Just finished reading the thesis report. Interesting but there were a couple of things I question. Cleveland's Regional Airport System is more than CLE and BKL. He briefly mentions Cuyahoga County, no mention of Lorain County or Freedom Field. He spent a lot of time discussing the destruction of the Riverside Community by the airport in the 70's - 80's as a bad thing. Until the last 727 and DC-9 were retired, who in their right mind wanted to live there? I lived in WestPark briefly in the 80's. The better housing and neighborhoods were always north of Lorain Rd and further from the noise. I also think a lot of the reduction in aircraft movements at both CLE and BKL were more due to the collapse of light general aviation (flight training and owner operated single and light twins) They hardly exist anymore. He inferred that it was due to declining population and the weaker economy. His report did discuss UAL pullback role too. But I believe he is counting all airfield moments in his numbers which makes it look worse than it is.
Anyway, I do agree with his belief that Burke should down due to its lack of use and required need for subsidies. It's going to lose even more money this year with COVID-19.
I read the entire thesis as well. Not bad for a young scholar (not even sure he's from Cleveland either). I guess it added something to the overall literature of "smart decline" in the context of an overbuilt, costly airport system in a region in decline (let's face it, Cleveland is
still in decline relative to most other large metro areas, albeit at a much slower, more manageable pace than in the 1970s-1980s). He specifically chose to focus on the region's main airports, which makes sense, given that they're both owned and managed by the City of Cleveland, but does mention CGF specifically when talking about closing Burke. He also included the Riverside discussion as part of an appendix, not the main body of his thesis, with the apparent intent of reminding all planners and citizens of the sometimes hidden, human and economic impacts of a "development at all costs" approach. Just look at what the Interstate highway system did to thriving Cleveland neighborhoods, connected with effective public transportation (including trolleys, buses and the rapid) in the1950s and 1960s; we're still living with the damaging aftermath of those horrible, in my humble opinion, decisions to this day.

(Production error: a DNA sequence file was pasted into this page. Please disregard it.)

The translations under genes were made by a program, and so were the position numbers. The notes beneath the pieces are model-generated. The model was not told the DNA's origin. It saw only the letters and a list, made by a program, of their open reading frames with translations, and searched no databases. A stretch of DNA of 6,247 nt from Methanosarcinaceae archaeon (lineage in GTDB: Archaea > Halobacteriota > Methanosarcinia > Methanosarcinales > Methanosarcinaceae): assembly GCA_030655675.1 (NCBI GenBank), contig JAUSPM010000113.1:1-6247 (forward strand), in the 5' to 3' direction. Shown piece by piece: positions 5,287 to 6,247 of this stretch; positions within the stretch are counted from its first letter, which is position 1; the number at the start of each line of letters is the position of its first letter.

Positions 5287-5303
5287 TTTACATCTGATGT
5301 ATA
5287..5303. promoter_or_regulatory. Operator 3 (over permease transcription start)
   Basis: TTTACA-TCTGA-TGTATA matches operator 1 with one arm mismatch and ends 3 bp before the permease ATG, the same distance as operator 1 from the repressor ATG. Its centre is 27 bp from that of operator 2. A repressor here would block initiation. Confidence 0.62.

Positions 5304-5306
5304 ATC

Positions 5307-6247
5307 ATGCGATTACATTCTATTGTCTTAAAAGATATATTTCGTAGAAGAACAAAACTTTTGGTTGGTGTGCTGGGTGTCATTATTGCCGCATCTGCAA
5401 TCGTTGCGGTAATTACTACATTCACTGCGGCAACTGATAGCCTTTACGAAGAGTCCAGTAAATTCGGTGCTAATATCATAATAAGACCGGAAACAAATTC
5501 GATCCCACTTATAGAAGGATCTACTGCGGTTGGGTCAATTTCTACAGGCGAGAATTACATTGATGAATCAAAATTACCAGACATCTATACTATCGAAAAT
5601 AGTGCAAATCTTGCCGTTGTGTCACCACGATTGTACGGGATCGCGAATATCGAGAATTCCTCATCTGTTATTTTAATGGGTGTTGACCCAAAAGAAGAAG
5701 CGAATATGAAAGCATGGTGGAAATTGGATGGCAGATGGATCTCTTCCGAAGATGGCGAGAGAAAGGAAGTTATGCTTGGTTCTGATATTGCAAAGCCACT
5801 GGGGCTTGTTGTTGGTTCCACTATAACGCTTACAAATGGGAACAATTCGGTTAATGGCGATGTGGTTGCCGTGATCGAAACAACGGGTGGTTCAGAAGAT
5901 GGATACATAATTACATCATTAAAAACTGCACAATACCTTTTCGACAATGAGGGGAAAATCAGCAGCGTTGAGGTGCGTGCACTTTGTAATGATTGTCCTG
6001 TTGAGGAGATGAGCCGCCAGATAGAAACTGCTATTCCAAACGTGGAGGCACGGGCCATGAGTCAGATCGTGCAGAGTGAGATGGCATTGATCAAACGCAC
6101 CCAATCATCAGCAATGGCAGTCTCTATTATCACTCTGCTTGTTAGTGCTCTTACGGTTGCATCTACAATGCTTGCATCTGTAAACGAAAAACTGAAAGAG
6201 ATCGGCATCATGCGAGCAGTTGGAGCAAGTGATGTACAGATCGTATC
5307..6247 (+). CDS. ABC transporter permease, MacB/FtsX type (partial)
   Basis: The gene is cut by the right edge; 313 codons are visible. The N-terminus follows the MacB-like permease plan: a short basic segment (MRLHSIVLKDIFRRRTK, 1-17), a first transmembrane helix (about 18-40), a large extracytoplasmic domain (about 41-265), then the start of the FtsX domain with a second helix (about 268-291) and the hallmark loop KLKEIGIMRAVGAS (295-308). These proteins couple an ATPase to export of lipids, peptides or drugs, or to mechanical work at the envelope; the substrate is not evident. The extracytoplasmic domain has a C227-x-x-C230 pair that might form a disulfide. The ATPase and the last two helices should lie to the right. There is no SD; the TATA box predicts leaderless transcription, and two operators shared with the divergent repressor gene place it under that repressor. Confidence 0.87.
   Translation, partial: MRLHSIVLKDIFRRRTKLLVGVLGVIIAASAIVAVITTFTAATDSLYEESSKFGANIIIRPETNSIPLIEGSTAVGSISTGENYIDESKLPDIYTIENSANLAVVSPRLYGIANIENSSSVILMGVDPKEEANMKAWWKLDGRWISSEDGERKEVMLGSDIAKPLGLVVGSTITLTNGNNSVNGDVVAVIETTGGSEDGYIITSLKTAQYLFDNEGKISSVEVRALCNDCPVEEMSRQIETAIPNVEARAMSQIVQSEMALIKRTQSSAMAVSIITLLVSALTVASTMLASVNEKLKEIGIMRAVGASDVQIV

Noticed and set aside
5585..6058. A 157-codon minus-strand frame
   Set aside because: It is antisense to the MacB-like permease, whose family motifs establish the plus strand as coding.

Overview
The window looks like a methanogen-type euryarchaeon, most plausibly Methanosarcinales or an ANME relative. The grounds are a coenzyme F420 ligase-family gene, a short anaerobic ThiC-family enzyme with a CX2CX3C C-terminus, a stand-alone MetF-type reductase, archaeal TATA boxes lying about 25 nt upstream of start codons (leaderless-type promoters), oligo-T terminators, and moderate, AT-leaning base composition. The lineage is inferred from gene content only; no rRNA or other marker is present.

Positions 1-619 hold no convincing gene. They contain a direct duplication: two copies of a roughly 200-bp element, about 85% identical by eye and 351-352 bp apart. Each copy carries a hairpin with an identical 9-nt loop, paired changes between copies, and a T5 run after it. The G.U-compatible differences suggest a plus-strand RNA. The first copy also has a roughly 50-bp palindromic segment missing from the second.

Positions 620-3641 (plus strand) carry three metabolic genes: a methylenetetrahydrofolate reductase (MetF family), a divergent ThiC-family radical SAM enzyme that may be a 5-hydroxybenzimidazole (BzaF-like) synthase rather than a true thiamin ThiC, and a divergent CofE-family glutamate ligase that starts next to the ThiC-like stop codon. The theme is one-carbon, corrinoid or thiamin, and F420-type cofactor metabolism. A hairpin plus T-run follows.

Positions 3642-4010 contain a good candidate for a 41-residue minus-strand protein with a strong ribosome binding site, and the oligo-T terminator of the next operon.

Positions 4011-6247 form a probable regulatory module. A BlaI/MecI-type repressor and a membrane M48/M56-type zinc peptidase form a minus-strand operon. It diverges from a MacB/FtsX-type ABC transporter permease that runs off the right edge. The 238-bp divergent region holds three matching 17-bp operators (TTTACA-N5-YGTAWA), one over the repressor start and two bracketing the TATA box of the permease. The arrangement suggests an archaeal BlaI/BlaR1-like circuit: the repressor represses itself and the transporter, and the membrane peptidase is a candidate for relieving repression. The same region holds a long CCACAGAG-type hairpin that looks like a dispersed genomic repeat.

I also think a more thorough discussion of the fundamental changes to the commercial aviation system would be helpful to understanding the decline in aircraft movements at CLE and BKL, including the impact of 9/11, the great recession, and now, unfortunately COVID-19, on the airline business, including it's consolidation. Also, more discussion of CLE's upswing in traffic, mentioned only tangentially, as well as its improving financial situation and bond rating, along with the upcoming new master plan (perhaps this wasn't announced when the thesis was being written?) would add greatly to this paper. Perhaps an addendum or part 2 could be written?
Finally, his discussion of the fate of BKL was pretty good. Dealing with the FAA and costs to move tenants to CLE, CGF, or other airports could be very tricky. Although I'm an aviation/airport fanatic and remember the good ol' days when BKL had decent commercial air traffic, I think BKL is largely redundant, but am not certain of what to do with the land, if it were to be closed. Until the Cleveland region actually starts growing again, I don't think there is much demand for a large-scale mixed use development on the lakefront. As with new retail development in the region, it would simply cannibalize other residential and shopping areas of the county and leave them empty eyesores and additional examples of decline. Some sort of green space might make more sense, although it would be brutal to visit several months of the year. Provisions could be made to develop parts of the land should demand arise in the future.
Overall, this was an interesting paper. Glad I have some extra time to read, research, and dig into the archives a bit, especially since there is little positive aviation news currently.